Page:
Imagine this scenario – you get assigned to the project from hell, and the project manager would simply takes a snapshot of his environment and gives it to you. You fire it up on any machine, and you are ready to go. You take that environment with you whenever you switch computers. And if you want to work from home one day, it is not a problem. You just put the VM image on a CD or a flash drive, and boot it up on your home machine. You don’t even have to be running the correct OS, and you don’t have to make any changes to your system. It just works. How awesome could that be?
We developers are not the only ones who could benefit from it. Recently I have been working with an application from hell that was released by a certain bank that hall remain nameless. This application is essentially an Excel plug in which is the most flaky and temperamental piece of software that I have seen in years. Basically if you want to use it, you have to be running Windows XP, Microsoft Office 2003 Professional and .NET Framework 1.1.
If you have Vista you won’t even be able to install it. If you happen to have Office 2003 Small Business or Office 2007 Professional or anything in between you are shit out of luck. If your computer downloads one of the hotfix updates for .NET 1.1 the whole thing is going to literally explode in your face. It’s a nightmare – especially since we have been slowly migrating everyone to Office 2007 for the past year or so. Now we are forced to downgrade these folks.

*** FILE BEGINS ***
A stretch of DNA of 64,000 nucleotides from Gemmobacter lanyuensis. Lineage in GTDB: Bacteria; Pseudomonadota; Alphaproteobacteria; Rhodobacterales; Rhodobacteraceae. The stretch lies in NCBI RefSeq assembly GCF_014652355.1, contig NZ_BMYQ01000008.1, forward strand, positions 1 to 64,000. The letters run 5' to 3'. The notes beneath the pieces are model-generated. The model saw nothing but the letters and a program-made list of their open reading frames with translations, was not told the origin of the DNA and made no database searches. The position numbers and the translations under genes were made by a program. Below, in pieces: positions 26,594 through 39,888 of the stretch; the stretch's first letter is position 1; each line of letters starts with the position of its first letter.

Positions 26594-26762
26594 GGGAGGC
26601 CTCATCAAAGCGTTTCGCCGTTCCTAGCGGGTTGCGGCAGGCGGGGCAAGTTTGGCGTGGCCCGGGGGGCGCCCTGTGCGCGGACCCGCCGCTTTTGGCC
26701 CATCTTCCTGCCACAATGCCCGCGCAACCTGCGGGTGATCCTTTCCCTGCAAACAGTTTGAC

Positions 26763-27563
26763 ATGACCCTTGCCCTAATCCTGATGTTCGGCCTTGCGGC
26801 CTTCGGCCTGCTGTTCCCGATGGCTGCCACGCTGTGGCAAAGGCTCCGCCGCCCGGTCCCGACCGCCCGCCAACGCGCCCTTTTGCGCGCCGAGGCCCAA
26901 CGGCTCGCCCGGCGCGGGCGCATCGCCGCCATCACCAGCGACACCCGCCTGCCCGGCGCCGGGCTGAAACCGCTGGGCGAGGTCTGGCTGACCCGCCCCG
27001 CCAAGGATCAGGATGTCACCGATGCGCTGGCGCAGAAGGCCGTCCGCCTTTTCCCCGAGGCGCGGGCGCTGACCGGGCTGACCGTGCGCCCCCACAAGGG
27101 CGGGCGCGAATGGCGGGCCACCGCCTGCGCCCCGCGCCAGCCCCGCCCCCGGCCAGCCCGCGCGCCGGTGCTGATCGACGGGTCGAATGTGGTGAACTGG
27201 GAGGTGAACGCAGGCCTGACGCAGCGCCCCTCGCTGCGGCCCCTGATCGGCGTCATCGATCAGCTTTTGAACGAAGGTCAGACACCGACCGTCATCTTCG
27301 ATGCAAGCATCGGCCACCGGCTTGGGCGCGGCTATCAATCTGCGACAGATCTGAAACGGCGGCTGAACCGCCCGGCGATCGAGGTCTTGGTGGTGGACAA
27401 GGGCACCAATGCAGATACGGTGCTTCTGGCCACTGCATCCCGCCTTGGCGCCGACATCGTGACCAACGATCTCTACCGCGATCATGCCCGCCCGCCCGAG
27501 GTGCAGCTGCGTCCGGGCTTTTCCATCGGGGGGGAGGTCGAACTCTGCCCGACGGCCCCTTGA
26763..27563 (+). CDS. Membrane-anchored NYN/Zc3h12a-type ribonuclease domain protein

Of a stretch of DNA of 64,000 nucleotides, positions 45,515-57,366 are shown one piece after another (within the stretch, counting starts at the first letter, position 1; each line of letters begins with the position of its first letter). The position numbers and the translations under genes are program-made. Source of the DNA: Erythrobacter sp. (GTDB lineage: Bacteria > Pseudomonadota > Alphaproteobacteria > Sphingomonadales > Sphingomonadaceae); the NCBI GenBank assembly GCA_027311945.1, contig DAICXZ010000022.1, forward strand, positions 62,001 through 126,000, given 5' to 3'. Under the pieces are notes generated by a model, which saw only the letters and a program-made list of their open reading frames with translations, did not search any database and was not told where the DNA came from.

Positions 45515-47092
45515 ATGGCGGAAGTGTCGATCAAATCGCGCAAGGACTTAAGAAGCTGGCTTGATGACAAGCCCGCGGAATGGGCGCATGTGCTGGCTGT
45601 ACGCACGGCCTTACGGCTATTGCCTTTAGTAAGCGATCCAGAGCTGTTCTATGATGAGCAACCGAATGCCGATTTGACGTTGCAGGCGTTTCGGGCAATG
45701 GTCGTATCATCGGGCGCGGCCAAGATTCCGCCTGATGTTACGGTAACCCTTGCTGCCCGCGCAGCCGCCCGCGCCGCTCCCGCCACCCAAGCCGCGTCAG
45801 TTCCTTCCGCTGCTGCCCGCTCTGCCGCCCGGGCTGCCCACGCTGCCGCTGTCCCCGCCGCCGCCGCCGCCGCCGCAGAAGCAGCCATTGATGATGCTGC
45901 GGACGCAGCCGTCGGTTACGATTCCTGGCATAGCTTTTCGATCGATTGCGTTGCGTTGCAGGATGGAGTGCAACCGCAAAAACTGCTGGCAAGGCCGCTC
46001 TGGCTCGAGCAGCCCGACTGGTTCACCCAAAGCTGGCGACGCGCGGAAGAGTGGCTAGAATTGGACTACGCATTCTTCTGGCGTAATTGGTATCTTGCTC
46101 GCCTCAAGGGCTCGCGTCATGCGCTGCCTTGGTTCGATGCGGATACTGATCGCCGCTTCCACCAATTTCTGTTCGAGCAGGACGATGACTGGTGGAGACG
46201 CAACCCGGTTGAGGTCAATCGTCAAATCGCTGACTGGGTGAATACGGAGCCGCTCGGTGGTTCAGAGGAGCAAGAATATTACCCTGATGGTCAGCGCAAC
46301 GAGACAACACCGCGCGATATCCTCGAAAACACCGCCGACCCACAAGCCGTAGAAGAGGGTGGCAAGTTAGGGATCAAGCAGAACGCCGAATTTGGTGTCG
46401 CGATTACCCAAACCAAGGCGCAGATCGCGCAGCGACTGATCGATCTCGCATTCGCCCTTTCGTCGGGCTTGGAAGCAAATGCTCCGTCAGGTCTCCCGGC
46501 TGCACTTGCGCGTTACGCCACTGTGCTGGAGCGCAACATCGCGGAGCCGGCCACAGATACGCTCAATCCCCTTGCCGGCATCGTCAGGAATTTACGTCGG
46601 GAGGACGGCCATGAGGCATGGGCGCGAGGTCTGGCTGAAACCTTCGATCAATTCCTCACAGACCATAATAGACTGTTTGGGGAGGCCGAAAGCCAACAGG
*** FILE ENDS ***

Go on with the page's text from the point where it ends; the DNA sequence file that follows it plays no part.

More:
I wish I could just set up a virtual machine with a pre-configured instance of this plugin and hand it out to people. It would really make my life so much easier. Sadly, I don’t think we are at this stage of VM adoption yet. I actually hit a brick wall even trying to explain this idea to some of my coworkers. The truth is that most people don’t understand virtualization until you actually show it to them. And even then, they only half grasp what exactly did they just see.
There were other significant problems I noticed beyond the need to train the staff on VM use:
- Licensing: I’m pretty sure that issuing a copy of Windows XP and Office 2003 Pro inside of a VM would require some special licensing agreement with Microsoft. I have not looked into it, but chances are that no existing licensing scheme covers anything like it, and the whole operation would simply be illegal.
- Deployment: – virtual machine images are still huge – several GB each. I really don’t see an efficient way to distribute these to people electronically – especially to remote employees who never visit the office. Downloading these files would be a major pain in the ass due to their size. And of course if bunch of people tried downloading them at the same time it would probably make our servers to slow down to a crawl. I can see a scenario where we would eventually settle down on mailing these things out on flash drives and I’m not liking it one bit.
- System Resources: VM’s are still quite resource intensive. A virtualized Windows XP has pretty much the same system requirements as a non-virtualized one. In my experience, to comfortably run XP in a VM you need at least 2GB of RAM and a dual core CPU. This way you can give 1GB of RAM over to the VM and know that it won’t monopolize all of your CPU cycles. Some of the machines we use at work do meet these requirements. Most do not – they have barely enough juice to run XP, the bloated AV suite and the usual assortment of spyware and malware that each of our employees insists on installing. Throw a VM into the mix, and their machine will die in flames
As you can see, I did consider doing this, but eventually dropped the idea. It simply wouldn’t work in our environment. Still, the inclusion of XP Mode in Windows 7 gives me hope that one day I will actually be able to roll out a virtualized solution to a problem like the one above.